The alarming rise in stress, anxiety, depression, suicidal intent in dental students, and occupational hazards of musculoskeletal disorders associated with the dental profession indicate a strong need to modify current education system, reform the curriculum and provide timely interventions for physical and psychological health of our future dental professionals. Yoga, being a science and philosophy covering physical, psychological, and spiritual dimensions of health certainly complements with dental education. Dental professionals with knowledge of yoga can analyze, diagnose, and prescribe yoga for therapeutic benefits to their patients and help them reduce anxiety during dental treatment. Incorporating yoga in dental education will facilitate positive health and well-being of future dental professionals, effective patient care, and improved health-care services to the community. Combination of modern dental education and ancient wisdom of yoga with spirituality will give us a holistic healthcare which will prove to be effective for preventive and therapeutic requirements of the community.
Financial support and sponsorship
Conflicts of interest
There are no conflicts of interest.
|1||Abu-Ghazaleh, S. B., Sonbol, H. N., & Rajab, L. D. (2016). A longitudinal study of psychological stress among undergraduate dental students at the University of Jordan. BMC Medical Education, 16 (1), 90.|
|2||Allende, S., Anandan, A., Lauche, R., & Cramer, H. (2017). Effect of yoga on chronic non-specific neck pain: An unconditional growth model. Complementary Therapies in Medicine. doi: 10.1016/j.ctim.2017.11.018 .|
|3||Al-Omari, W. M. (2005). Perceived sources of stress within a dental educational environment. The Journal of Contemporary Dental Practice, 6 (4), 64-74.|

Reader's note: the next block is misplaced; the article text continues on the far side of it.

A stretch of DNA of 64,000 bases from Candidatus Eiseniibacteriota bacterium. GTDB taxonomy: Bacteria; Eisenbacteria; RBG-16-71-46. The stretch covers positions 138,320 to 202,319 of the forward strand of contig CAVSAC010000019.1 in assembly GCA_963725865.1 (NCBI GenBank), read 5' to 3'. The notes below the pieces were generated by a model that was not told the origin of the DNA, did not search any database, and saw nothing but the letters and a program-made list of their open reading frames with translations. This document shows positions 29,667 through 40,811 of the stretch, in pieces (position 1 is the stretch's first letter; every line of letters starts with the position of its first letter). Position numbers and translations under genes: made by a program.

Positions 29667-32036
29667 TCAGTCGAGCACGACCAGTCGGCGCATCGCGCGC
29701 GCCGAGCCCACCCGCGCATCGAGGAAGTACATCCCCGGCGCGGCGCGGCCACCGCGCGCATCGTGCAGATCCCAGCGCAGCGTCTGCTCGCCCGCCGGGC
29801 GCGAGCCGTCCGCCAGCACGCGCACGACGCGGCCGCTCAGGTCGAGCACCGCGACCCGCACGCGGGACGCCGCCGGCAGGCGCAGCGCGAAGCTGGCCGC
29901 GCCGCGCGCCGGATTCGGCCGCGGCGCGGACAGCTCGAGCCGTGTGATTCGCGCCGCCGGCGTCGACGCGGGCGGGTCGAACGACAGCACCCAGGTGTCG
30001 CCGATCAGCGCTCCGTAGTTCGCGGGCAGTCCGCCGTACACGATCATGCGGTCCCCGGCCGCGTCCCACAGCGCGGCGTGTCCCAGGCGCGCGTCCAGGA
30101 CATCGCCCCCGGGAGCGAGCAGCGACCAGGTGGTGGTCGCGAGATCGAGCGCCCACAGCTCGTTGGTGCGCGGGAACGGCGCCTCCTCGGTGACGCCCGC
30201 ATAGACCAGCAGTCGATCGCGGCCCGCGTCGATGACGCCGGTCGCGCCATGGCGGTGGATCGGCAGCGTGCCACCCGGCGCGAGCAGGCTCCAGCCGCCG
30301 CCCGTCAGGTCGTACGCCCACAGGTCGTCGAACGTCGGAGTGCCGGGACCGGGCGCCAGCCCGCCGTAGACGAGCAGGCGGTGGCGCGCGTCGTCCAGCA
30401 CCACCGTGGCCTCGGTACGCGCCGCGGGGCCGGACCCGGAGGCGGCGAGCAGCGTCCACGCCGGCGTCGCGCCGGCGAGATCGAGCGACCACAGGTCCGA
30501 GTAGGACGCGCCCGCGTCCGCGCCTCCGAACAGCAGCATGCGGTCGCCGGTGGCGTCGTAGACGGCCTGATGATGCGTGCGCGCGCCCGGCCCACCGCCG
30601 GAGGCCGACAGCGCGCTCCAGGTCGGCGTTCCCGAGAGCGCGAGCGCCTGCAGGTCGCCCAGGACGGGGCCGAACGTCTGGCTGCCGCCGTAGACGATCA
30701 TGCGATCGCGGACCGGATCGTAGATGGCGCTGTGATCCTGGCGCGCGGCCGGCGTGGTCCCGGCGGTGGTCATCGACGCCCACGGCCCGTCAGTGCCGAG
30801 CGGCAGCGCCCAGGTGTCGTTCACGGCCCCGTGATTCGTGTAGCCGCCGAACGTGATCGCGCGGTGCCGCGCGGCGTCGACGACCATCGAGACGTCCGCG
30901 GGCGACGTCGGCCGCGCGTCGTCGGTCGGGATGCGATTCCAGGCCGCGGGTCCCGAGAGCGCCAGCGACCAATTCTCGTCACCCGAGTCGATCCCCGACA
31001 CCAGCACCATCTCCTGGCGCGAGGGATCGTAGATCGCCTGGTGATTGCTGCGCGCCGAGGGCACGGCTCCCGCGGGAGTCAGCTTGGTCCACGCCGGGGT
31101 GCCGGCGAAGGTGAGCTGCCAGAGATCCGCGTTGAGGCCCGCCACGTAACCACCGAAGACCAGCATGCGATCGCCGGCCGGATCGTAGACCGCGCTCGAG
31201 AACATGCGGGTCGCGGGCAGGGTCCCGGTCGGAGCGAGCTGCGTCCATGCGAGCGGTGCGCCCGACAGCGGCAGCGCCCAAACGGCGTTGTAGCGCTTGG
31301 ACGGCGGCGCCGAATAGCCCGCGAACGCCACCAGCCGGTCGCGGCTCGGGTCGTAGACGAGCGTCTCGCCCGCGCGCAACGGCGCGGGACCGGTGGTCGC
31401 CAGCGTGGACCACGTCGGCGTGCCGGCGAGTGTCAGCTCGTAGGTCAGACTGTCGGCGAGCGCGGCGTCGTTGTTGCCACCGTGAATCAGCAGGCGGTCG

|4||Alzahem, A. M., Van der Molen, H. T., Alaujan, A. H., & De Boer, B. J. (2014). Stress management in dental students: A systematic review. Advances in Medical Education and Practice, 5, 167.|
|5||Bathla, M., Singh, M., Kulhara, P., Chandna, S., & Aneja, J. (2015). Evaluation of anxiety, depression and suicidal intent in undergraduate dental students: A cross-sectional study. Contemporary Clinical Dentistry, 6 (2), 215.|
|6||Bhavanani, A. B. (2017). Integrating yoga in health professional education: The SBV experience. Journal of Education Technology in Health Sciences, 4 (2), 42-46.|
|7||Bhavanani, A. B. (2017). Yoga for dental professional: Scope and simplified practices. Journal of Scientific Dentistry, 7 (1), 1-11.|
|8||Bhushan, K., Sandhu, P. K., & Sandhu, S. (2014). Psychological stress related oral health problems-dental perspective. International Journal of Research in Dentistry, 4 (3), 43-47.|
|9||Bock, B. C., Rosen, R. K., Fava, J. L., Gaskins, R. B., Jennings, E., & Thind, H.,... Marcus, B. H. (2014). Testing the efficacy of yoga as a complementary therapy for smoking cessation: Design and methods of the Breath Easy trial. Contemporary Clinical Trials, 38 (2), 321-332.|
|10||Brady, L. A. (2012). Inferior Alveolar Block: Incorporating Some Yoga Theory. Retrieved from http://www.leeannbrady.com/restorative-dentistry/inferior-alveolar-block-incorporating-some-yoga-theory. [Last retrieved on 2018 Feb 06].|
|11||Brewer, J. A., Mallik, S., Babuscio, T. A., Nich, C., Johnson, H. E., & Deleone, C. M.,... Carroll, K. M. (2011). Mindfulness training for smoking cessation: Results from a randomized controlled trial. Drug and Alcohol Dependence, 119 (1), 72-80.|
|12||Butterfield, N., Schultz, T., Rasmussen, P., & Proeve, M. (2017). Yoga and mindfulness for anxiety and depression and the role of mental health professionals: A literature review. The Journal of Mental Health Training Education and Practice, 12 (1), 44-54.|
|13||Carefree Dental. (2016). 3 Great Dental Health Benefits from Practicing Yoga. Retrieved from https://www.carefreedental.com/resources/13-dental-health/75-3-great-dental-health-benefits-from-practicing-yoga. [Last retrieved on 2018 Feb 06].|
|14||Chang, D. G., Holt, J. A., Sklar, M., & Groessl, E. J. (2016). Yoga as a treatment for chronic low back pain: A systematic review of the literature. Journal of Orthopedics & Rheumatology, 3 (1), 1.|
|15||Deshpande, A. (2015) Impact of short yoga intervention on health science students'perceptions about yoga. Saarbrücken, Germany: LAP Lambert Academic Publishing.|
|16||Deshpande, A., & Chari, S. (2014). Perceived sources of stress and coping strategies in dental students and interns. Journal of Psychology, 5 (2), 133-141.|